Martha Steffy Browne (Braun) 1898-1990
From an economic point of view, anyone who has chosen a freelance profession is an entrepreneur.
Even if Martha Steffy Browne did not publish many books or lengthy scholarly essays, her book Theorie der staatlichen Wirtschaftspolitik (1929) was a pioneering work and is still considered a major milestone in the theory of state interventionism based on the target-means analysis. Following Mises, she distinguished between adjustment interventions (market compatible) and conserving interventions (incompatible). Browne, was born 125 years ago in fin-de-siecle Vienna and belonged to that long gone generation of exiled Austrian born social scientists whose work arose from the comprehensive view of interdependent academic disciplines.
Martha Stephanie Braun was born in 1898 as the only daughter of a well-known pediatrician in Vienna. After passing her final degree at the Gymnasium in 1917 she
enrolled at the University of Vienna as the fifth female student to read economics and political science, but also worked at the same time in the statistical department of k.u.k. War Grain Institute in Vienna. When the university had to close due to the lack of heating fuel during the cold winter months of 1919/20, Braun could spend the winter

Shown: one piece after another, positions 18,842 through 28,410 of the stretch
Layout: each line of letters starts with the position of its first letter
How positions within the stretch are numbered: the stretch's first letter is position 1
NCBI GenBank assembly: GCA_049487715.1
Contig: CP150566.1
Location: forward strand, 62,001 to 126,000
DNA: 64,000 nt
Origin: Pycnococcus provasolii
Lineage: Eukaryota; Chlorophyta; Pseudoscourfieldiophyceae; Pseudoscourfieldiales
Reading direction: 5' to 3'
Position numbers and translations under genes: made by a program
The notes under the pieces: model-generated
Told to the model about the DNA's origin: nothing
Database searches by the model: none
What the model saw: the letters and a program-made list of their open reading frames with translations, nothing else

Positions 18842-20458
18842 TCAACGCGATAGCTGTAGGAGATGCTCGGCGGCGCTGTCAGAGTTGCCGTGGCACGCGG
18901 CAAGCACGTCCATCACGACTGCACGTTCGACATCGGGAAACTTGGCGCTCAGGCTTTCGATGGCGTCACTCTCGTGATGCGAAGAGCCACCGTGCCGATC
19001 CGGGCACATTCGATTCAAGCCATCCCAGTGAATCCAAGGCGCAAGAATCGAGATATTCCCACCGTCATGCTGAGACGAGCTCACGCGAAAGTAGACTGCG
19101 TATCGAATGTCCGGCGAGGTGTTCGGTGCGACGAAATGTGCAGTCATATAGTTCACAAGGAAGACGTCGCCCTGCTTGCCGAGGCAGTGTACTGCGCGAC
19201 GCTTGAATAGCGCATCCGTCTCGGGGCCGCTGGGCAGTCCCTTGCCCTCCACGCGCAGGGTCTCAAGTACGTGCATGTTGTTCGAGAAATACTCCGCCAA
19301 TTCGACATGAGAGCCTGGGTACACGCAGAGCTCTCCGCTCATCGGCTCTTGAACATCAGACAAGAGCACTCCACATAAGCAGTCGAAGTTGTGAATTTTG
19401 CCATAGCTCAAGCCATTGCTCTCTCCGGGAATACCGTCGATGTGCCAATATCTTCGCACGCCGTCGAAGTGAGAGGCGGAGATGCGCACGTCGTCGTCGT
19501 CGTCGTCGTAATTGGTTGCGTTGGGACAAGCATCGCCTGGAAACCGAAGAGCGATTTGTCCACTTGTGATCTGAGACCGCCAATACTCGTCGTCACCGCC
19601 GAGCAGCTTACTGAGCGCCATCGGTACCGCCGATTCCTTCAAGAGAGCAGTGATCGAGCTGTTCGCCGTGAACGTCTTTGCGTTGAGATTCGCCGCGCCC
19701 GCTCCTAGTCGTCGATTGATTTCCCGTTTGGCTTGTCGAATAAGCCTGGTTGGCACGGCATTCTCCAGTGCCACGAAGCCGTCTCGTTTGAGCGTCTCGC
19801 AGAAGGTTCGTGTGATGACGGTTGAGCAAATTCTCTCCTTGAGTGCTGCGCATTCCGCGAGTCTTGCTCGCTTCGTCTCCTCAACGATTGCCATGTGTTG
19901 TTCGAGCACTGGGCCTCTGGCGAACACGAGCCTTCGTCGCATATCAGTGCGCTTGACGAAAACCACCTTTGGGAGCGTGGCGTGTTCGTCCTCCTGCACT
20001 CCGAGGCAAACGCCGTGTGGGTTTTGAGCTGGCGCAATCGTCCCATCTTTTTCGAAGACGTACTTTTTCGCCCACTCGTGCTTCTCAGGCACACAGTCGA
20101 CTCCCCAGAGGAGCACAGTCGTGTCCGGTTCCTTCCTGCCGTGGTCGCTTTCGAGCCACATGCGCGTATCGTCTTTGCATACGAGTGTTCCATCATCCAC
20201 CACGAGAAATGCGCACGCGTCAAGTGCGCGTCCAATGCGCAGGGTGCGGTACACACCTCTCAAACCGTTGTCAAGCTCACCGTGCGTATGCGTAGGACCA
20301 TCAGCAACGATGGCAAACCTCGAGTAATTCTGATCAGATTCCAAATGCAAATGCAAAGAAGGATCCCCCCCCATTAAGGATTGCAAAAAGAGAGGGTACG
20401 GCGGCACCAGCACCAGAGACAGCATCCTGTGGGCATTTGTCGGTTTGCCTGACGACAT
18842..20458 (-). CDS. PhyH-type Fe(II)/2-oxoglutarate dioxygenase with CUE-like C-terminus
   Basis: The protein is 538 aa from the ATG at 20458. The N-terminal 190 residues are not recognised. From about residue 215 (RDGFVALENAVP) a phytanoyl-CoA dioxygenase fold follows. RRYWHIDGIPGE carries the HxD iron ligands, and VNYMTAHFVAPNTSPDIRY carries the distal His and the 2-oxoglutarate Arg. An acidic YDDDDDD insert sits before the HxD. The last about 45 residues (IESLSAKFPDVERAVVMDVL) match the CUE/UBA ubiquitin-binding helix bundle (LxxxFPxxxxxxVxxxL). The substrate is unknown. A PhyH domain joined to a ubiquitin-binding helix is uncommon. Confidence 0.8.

semester at the University of Freiburg/Breisgau in Germany. In the spring of 1920, she returned to Vienna and finished her Ph.D. Thesis under the supervision of Ludwig von
Mises, with Friedrich von Wieser and Otmar Spann as observers. During the summer semester 1920 Braun also attended some of Max Weber’s guest lectures at the
University. As one of the first graduates, she was awarded the newly introduced Ph.D. in political science by the end of 1921. At the recommendation of Ludwig von Mises,
Martha St. Braun was offered a job at the Vienna Chamber of Commerce in 1922 where Mises conducted his famous ‘Private-Seminar’ in his office. This legendary colloquium soon became birthplace and center of the 4 th generation of the Austrian School. This accumulation of prolific talents included next to Braun, Friedrich A. von Hayek (Nobel Prize 1974), Gottfried von Haberler, Fritz Machlup, Lene Lieser, Oskar Morgenstern, Marianne von Herzfeld or Paul Rosenstein-Rodan and numerous other young scholars. Aside from her work at the Vienna Chamber, between 1921 and 1926 Braun also taught some evening courses in basic economics at one of Vienna’s ‘Volkshochschulen’.
In 1929 Martha Stephanie Braun published her Theorie der staatlichennWirtschaftspolitik (Theory of State Economic Policy) that established her scientific reputation. This book is still considered a pioneering achievement and deals with measures of process policy with the help of the target-means analysis. Firmly based on the value- and price theories of the Austrian School, Braun presents here the main forms of state interventions with regard to their characteristics and thus provided an overview of whether, how and under which conditions the state should or may intervene without jeopardizing the working of free markets. Following Mises, she distinguished between adjustment interventions (market compatible) and conserving interventions (incompatible).